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Archive for August, 2016

Why Facebook’s ‘Increase Brand Awareness’ ad objective is a winner

Facebook continues to introduce novel ways to set up your Facebook ad campaigns. As of 2015, ‘increase brand awareness’ has become an additional campaign objective option, along with ‘boost your posts’, ‘promote your page’ and location-targeted campaigns (‘reach people near your business’). Here are some key benefits of using the newer brand awareness objective:

1. You can reach people who are more likely to remember you and return
In a crowded social space contested by big brands, the latest promoted posts are replaced in news feeds fast. Because social content is in front of your audience for a limited time, you need an ad campaign that makes your audience pay attention and slow down.

Facebook’s brand awareness objective gets people who were previously unfamiliar with your brand to remember you. While this objective isn’t the best aligned for generating immediate sales or leads (area-based targeting or boosting offers is better for this), increasing ad recall and viewer returns to your page is an important step, however, for increasing lead acquisition exponentially over time.

2. You can get estimates of how many people will remember your ad
‘Reach’ and ‘brand awareness’ might seem hard to quantify, but Facebook’s brand awareness advertisement objective changes that.

Facebook calculates the potential reach of your campaign (according to your chosen audience), and combines this with the number of engagements your ad has received so far. This is used to predict your audience’s future ad recall while your ad is still running. You can then use the figure given to decide how to alter your campaign in real time so that you get the best possible results.

3. You can avoid wasting money on campaigns that won’t increase brand awareness
Ads optimised for increasing brand awareness give you an estimate of viewer recall while the ad is still showing. This helps you avoid wasting advertising budget because you can pause or stop your ad at any time and use estimate insights to create a better idea.

For example, if you show two ads with one variation to two similar audiences, you can determine which ad is likely to boost brand awareness most and then air only the winner to both audiences. This way, you won’t be spending fifty percent of your ad budget on an ad set which has a more powerful alternative.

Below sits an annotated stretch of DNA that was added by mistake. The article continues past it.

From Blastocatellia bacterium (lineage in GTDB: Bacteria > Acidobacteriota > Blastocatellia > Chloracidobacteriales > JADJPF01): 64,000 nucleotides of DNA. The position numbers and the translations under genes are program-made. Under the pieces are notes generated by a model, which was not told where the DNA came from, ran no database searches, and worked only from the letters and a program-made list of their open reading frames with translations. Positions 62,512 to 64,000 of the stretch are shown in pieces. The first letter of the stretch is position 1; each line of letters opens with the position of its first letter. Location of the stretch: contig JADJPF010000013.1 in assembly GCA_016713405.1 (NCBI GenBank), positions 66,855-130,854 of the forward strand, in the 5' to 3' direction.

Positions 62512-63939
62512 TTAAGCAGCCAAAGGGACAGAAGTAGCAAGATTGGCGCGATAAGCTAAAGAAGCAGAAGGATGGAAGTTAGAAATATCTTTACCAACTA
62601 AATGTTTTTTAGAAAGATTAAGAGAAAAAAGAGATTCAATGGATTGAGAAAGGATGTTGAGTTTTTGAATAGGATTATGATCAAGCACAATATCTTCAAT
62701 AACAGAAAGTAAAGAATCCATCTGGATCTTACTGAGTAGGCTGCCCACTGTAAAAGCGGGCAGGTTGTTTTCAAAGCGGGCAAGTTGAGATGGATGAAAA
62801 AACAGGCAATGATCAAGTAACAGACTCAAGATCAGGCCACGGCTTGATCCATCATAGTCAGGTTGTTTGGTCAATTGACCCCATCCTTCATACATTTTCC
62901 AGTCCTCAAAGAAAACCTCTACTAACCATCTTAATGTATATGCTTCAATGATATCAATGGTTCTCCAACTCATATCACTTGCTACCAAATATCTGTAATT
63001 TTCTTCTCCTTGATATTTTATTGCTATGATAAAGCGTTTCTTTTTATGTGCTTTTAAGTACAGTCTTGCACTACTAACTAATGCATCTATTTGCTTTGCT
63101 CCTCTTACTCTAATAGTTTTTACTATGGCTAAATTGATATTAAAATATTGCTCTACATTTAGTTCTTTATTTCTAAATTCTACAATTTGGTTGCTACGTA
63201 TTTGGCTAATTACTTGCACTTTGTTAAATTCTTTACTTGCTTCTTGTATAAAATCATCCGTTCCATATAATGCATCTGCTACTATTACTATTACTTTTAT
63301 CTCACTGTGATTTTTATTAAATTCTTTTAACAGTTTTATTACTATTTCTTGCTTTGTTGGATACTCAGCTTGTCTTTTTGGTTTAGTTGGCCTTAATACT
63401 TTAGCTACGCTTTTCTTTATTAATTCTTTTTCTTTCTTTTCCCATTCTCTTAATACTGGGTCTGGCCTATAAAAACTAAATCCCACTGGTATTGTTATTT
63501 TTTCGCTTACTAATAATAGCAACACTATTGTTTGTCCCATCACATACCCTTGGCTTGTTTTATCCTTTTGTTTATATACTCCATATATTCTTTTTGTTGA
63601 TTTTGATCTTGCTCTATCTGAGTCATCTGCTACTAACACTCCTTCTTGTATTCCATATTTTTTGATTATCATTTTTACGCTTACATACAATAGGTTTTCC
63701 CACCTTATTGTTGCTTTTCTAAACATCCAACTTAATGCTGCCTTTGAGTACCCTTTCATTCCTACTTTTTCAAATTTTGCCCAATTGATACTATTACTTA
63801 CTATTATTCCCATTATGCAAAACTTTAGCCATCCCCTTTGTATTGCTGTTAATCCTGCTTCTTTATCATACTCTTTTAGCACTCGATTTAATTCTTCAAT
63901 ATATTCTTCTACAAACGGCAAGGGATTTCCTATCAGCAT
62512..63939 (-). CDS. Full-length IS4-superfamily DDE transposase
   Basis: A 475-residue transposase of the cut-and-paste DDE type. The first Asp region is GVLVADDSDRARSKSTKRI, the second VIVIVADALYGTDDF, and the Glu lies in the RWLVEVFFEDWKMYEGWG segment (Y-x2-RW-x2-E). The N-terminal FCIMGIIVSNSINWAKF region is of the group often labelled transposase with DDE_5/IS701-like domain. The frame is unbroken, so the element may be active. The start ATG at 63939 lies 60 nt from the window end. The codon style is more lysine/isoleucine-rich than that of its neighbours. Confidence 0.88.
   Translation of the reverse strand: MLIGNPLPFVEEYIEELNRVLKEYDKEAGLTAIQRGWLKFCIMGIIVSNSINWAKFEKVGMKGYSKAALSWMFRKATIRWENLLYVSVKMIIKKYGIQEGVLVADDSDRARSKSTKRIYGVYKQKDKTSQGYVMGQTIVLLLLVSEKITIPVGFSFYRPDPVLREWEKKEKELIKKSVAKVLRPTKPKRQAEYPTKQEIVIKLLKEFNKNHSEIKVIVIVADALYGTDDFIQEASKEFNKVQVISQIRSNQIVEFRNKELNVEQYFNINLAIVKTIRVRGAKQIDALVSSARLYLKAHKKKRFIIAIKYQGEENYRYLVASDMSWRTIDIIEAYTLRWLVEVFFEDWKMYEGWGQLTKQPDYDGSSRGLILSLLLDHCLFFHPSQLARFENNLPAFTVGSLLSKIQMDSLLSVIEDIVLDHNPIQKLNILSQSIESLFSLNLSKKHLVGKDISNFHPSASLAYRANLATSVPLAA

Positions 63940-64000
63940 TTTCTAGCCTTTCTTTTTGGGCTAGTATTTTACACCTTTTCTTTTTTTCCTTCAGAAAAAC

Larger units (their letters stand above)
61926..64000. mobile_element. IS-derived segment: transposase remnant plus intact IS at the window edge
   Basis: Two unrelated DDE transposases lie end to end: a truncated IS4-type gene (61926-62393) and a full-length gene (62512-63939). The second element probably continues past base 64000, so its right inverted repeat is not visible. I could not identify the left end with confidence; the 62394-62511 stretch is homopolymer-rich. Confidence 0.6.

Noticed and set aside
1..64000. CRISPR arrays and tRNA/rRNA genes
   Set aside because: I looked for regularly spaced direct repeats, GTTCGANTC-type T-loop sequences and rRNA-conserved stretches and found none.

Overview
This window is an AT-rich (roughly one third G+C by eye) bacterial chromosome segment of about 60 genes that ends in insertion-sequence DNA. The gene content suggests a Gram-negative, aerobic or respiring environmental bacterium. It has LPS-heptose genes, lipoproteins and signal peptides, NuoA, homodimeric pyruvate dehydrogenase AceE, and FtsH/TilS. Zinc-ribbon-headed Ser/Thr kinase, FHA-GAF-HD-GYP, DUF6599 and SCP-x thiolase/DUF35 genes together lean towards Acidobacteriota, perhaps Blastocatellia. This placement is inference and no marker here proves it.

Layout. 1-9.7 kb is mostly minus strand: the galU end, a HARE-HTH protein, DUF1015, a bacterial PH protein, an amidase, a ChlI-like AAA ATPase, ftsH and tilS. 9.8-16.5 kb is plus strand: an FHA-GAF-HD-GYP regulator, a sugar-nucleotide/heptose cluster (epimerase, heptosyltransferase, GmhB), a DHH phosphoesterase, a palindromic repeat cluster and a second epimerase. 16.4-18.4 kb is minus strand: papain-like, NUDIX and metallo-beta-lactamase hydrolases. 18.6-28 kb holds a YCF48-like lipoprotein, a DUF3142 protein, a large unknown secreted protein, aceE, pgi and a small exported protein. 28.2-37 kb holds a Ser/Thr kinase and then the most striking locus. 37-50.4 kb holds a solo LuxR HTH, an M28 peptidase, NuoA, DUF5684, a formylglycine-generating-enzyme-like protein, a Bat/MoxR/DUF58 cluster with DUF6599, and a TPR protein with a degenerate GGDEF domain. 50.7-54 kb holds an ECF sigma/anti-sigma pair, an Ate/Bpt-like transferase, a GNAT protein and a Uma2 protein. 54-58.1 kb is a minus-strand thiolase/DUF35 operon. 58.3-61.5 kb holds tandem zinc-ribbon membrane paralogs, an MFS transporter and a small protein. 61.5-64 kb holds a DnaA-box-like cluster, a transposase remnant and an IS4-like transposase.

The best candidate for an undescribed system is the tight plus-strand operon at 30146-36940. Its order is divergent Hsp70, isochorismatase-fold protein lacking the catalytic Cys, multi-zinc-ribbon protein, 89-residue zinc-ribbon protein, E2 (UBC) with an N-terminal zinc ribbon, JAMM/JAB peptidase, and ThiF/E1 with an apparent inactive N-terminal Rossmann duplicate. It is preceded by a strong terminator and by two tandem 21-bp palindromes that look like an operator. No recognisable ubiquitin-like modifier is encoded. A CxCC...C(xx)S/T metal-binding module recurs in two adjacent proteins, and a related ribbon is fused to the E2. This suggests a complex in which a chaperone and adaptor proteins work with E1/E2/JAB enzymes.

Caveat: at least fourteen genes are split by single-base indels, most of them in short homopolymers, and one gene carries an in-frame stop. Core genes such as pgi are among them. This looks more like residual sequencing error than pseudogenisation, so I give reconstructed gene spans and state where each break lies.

You can use Facebook’s brand awareness objective as a key learning tool, in addition to actively boosting awareness. Run campaigns indefinitely with a low budget and test different changes to ad placement, copy or images as you go. Document your testing to learn which placement, copy and design changes will bring the best ad recall and return the best brand awareness uplift.

How does a Blog actually help with SEO?

When Googling the definition of SEO, the top hit after Wikipedia (Search Engine Land) defines it as “the process of getting traffic from the “free,” “organic,” “editorial” or “natural” search results on search engines. What makes this traffic ‘free,’ ‘organic’ and ‘natural’ is ‘ on a number of variables, but one element that cannot be understated is the use of a consistent, relevant blogging schedule.

Fact – Blogging is fun AND it creates fresh content for your site
Neil Patel has been blogging for the past ten years. His website, ‘Quick Sprout’ provides consultation for those looking to learn about online marketing. Testament to the power of blogging is the fact that the very first item on the website’s menu is his blog.
If you Google ’What Happens to SEO When You Stop Blogging?’ the first thing to pop up is his recent entry, with the same title. According to Patel, blogging has proven time and again to be the most efficient means of generating traffic to his website: “If you know anything about SEO, you know that Google values fresh content,” he writes. “Fresh content is a significant factor in positively influencing ratings. The logic here is that the more frequently you update your site, the more frequently Googlebot (Google’s crawling bot) visits your site.”

Here Patel is not talking about blogging once a month, but rather creating a constant stream of relevant information, so that people who are interested in your field keep coming back. Not only does blogging allow you the opportunity to engage your audience in a much more direct and personalised way, but it also creates an avenue of constant activity on your website. As a result, your SEO is increased, which in turn brings even more people to the site.

According to the Kapost blog, “Real value derives from a consistent publishing schedule that covers topics of interest to potential customers, offers insight and education, and keeps people engaged with your brand. When fed with fresh and relevant content, blogs give people a reason to trust a business, learn about its values, and lay the groundwork for future purchase decisions.”

In this article it points out that brands that create 15 blog posts per month average 1200 new leads per month. Secondly, blogs give websites 434% more indexed pages and 97% more indexed links, which helps with SEO.
Quite simply, like most things in life success doesn’t come overnight. Blogging needs to be worked at, but once you start working and begin to see even the faintest glimmer of a result, the more you need to pick up your pace. “The more frequently a business blogs, the more “findable” the site becomes for specific topics and queries.”

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